Last night I finished teaching my first adult education class, “Writing the Personal Essay.” The six-week class met for two hours on Thursday nights at Lexington High School in Massachusetts. Because this was my first time teaching in the Lexington Community Education program, I was lucky that enough students signed up for the class to run.
We started with four students — four intelligent, interested women who wanted to write — but after three classes, one unfortunately had to drop out after she injured herself in a fall (I think she’s OK). So the three remaining students and I soldiered on, meeting every week to discuss reading assignments, do writing exercises, and workshop student work. We talked about things like fragmented essays, narrative voice, lyric essays, and craft technique. Each student brought something special to the room. One was a patent attorney and the mother of two young children, one was a writer in an MFA program who teaches her own adult ed classes in another community, and one was a woman from China who has lived in the U.S. for eight years and who, after pursuing a career as an editor in China, is interested in writing in English (if she can find the time while raising her three young children!).
I want to thank each of these women for taking a gamble on a new teacher and putting their trust in me. Writing can be a very vulnerable thing, especially when you’re writing creative nonfiction. It’s a brave soul who puts herself out there and says, “I’m not only going to write…I’m going to let someone read what I write!”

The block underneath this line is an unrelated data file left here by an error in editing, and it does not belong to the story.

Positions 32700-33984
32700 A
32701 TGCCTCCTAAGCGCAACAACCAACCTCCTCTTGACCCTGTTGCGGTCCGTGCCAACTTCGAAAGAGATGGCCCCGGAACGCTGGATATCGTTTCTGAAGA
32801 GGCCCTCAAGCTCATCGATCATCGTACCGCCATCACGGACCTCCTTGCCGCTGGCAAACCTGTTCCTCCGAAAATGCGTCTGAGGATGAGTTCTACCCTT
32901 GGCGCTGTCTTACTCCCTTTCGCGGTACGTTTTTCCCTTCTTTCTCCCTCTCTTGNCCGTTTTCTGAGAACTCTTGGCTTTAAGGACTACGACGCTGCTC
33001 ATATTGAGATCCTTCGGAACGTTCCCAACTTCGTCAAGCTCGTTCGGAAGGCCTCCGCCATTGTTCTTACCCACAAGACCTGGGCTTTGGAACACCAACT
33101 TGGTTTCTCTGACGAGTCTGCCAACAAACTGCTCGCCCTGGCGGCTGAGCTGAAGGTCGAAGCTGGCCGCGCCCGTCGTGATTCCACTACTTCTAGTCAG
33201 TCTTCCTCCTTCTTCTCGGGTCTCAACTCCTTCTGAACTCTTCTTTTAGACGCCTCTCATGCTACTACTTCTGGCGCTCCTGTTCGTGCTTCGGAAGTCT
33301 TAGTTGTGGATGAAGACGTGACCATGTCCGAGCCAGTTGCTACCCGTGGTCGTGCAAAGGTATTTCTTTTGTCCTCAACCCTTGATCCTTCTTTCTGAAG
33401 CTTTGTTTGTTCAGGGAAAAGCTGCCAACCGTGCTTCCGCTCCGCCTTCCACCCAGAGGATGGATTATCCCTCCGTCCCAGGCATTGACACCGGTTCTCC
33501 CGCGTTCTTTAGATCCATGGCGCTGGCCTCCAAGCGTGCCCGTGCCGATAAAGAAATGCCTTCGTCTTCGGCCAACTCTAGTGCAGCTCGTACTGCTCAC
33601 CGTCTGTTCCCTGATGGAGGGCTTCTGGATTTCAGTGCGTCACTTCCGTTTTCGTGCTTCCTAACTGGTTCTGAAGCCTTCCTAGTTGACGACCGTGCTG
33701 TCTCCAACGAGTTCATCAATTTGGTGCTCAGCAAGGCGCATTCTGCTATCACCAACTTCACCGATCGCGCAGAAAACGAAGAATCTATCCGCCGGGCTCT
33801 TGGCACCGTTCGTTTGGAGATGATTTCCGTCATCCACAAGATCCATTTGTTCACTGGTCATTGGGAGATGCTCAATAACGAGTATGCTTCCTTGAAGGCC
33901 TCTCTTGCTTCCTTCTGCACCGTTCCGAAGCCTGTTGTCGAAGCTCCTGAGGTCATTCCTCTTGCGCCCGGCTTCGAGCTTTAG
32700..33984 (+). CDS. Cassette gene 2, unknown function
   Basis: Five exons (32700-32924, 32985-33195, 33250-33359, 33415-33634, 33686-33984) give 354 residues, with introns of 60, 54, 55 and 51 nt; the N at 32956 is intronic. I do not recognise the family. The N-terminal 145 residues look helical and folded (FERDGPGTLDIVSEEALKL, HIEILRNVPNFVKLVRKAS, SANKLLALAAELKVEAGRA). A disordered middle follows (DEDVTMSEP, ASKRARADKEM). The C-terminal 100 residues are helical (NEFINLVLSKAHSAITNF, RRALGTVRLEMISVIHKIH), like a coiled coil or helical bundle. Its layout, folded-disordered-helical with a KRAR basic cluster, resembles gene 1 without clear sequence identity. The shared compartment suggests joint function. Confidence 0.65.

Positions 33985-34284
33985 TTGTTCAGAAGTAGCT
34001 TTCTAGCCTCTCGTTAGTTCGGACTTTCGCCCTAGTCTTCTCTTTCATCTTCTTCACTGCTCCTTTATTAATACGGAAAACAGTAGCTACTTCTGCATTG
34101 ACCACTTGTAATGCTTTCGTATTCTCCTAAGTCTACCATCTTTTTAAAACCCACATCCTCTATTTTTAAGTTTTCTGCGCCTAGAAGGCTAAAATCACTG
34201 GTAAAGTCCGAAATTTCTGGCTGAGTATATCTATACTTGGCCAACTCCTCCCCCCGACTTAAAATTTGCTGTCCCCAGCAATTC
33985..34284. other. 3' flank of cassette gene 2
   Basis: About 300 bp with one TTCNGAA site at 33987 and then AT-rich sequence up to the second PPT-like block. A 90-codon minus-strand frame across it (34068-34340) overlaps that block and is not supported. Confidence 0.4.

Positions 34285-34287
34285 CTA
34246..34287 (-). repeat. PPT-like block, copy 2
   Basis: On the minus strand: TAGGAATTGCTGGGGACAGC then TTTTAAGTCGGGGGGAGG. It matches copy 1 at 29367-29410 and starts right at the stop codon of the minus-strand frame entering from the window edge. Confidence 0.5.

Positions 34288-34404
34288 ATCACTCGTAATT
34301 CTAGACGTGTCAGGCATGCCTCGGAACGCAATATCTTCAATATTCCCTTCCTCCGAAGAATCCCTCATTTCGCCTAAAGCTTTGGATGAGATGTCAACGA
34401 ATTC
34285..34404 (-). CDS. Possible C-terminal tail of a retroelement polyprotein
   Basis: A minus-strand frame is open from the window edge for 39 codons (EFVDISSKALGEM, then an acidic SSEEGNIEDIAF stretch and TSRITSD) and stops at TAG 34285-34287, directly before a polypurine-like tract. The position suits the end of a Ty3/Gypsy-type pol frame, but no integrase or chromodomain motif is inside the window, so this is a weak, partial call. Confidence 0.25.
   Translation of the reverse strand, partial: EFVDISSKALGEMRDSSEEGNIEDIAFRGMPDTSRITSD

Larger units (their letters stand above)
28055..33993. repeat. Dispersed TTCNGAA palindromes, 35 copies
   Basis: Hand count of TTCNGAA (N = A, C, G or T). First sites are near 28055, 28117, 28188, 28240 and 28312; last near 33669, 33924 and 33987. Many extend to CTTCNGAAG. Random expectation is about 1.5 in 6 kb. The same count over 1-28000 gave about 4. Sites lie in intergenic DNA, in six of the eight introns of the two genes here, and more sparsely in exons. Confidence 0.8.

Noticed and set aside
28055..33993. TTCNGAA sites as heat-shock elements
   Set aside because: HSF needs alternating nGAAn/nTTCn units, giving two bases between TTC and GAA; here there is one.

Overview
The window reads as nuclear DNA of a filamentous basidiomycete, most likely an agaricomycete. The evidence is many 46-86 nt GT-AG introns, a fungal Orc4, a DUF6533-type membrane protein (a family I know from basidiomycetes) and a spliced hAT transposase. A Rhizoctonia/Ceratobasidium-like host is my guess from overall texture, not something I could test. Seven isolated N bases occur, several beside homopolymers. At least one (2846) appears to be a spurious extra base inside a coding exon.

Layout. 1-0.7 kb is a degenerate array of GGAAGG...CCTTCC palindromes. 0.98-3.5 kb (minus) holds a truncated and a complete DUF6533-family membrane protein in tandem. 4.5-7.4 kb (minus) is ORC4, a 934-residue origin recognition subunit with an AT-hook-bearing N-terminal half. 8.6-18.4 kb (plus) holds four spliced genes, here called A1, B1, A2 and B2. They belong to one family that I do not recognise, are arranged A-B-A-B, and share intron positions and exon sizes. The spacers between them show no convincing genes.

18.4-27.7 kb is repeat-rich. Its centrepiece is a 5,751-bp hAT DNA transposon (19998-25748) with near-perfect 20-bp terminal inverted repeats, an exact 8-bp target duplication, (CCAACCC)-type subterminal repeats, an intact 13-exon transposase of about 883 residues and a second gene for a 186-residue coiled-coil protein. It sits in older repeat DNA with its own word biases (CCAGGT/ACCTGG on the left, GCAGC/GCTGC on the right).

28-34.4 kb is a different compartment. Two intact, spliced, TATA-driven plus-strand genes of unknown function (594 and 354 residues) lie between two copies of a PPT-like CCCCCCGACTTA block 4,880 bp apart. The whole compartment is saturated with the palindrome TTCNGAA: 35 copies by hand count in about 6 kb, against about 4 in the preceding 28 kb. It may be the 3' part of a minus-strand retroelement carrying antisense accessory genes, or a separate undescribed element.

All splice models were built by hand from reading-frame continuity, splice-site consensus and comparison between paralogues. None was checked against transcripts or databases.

I ended the class by reading the first paragraph of an essay titled “Essay, Dresses, and Fish” by Sandra Swinburne that is included in Short Takes, an anthology of short essays edited by Judith Kitchen. The paragraph reads this way:
“For decades I believed that being ordinary precludes good writing, so I refrained. All the while, there was essay, modest and dignified and waiting to be noticed. Essay welcomes the ordinary, knowing that there are big things — true things — nestled within the small and familiar. Essay counts on the notion that good writing comes from good thinking from ordinary people on ordinary subjects. In some ways, it seems a simple thing.”
As I send my first students back out into the world with whatever knowledge I could give them about craft techniques and essay writing, I hope they know that in my book, each one of them is extraordinary.